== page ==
Sunday, April 24, 2005

In Retrospect

Flicked through the cable channels tonight and came across Robert S. McNamara, former Secretary of Defense (1961-69). He was on a C-Span 3 program called "Lessons of Vietnam" filmed at and hosted by Harvard's JFK School of Government. Fascinating stuff - it included clips from the 2003 documentary "The Fog of War" and a discussion of McNamara's 1995 book, "In Retrospect."

The most intriguing part regarding our Vietnam policy involved a 1967 memo by then-CIA Director Richard Helms. Helms had requested an analysis of the impact on US national security if the US pulled its troops lock, stock and barrel out of Vietnam. The answer: negligible. Given that our stated rationale for being in Vietnam was due to the Domino Theory (if South Vietnam goes Communist, then goes Laos, then Cambodia, then maybe Japan...), this analysis is shocking to say the least. It's no surprise this memo took so long to be declassified.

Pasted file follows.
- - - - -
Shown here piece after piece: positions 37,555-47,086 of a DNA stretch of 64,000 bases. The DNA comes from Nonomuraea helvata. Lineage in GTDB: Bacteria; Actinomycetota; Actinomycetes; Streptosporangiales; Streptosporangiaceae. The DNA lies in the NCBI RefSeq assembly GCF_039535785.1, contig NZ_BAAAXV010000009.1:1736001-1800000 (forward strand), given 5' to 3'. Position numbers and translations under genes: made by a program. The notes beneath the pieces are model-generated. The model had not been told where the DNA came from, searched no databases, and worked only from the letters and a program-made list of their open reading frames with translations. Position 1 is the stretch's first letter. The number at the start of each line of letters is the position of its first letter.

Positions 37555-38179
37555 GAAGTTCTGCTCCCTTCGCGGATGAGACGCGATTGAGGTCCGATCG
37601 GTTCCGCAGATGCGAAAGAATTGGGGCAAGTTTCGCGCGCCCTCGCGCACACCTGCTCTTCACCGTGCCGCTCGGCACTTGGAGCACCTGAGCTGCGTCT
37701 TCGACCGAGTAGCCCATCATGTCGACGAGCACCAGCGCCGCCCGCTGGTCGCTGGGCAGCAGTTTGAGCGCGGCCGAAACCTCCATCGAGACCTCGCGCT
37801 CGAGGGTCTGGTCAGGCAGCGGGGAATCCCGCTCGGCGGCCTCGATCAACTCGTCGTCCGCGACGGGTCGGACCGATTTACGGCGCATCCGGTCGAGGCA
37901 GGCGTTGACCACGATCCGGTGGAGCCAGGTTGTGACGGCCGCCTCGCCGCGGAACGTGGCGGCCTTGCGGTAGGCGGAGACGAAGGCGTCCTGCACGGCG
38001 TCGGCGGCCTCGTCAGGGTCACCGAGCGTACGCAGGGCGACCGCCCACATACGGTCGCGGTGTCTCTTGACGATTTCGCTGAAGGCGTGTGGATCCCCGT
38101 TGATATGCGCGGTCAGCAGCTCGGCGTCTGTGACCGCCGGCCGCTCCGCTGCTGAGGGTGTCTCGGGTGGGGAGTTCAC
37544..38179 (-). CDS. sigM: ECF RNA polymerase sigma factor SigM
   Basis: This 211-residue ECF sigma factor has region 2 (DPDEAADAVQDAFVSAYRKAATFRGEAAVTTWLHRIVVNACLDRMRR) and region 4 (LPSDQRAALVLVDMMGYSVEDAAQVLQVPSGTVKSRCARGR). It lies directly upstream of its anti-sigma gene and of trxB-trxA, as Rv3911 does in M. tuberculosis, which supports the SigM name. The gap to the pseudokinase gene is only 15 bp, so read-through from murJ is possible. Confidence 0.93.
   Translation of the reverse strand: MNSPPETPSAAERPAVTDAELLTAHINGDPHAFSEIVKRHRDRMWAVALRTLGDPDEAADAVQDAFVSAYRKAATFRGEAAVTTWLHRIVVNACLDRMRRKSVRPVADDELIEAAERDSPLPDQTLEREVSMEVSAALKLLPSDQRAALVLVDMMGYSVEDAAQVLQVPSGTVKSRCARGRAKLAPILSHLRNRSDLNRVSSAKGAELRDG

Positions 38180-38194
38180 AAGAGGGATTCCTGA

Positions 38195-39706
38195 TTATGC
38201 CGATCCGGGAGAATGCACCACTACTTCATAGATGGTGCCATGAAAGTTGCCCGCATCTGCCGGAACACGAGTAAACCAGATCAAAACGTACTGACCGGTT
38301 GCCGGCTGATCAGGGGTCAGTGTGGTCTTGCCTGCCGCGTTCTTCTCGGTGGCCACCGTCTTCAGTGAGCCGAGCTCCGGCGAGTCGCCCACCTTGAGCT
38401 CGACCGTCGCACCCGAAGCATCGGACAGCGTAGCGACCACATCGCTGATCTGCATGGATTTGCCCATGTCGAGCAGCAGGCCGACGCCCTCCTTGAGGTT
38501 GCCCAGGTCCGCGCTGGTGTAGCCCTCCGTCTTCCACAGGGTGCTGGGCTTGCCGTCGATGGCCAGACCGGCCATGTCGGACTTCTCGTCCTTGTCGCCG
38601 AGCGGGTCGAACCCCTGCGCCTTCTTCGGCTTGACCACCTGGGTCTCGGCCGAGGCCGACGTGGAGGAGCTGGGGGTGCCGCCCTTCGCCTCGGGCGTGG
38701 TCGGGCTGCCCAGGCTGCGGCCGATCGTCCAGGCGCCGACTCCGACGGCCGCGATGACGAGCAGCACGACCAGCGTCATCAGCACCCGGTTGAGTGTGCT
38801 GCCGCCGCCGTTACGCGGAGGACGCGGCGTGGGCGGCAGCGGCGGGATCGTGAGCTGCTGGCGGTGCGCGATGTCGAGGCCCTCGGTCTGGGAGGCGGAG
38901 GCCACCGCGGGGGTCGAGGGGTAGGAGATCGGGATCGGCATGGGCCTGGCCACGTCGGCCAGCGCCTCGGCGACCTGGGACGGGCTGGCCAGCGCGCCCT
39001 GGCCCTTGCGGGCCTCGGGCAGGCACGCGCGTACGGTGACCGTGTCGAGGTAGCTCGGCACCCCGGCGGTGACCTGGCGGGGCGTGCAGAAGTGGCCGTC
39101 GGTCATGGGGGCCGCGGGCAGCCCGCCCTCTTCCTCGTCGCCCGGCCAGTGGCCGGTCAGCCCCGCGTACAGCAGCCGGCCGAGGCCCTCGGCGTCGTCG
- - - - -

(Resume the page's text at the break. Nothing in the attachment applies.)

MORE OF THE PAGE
A major theme in the brief time I watched: empathy. McNamara explained that The Cuban Missile Crisis was largely averted by the actions of one man: Ambassador Llewellyn Thompson. Thompson was an Ambassador-at-Large in Washington at the time and had served one of two stints in USSR as the US Ambassador there. Based on his personal experience with Khrushchev, he strongly advised against massive retaliation against the Soviets and persuaded President Kennedy to respond to Khrushchev's "first" letter regarding Cuba. While the US had empathy for the USSR, there was no such advocate several years later for the Vietnamese.


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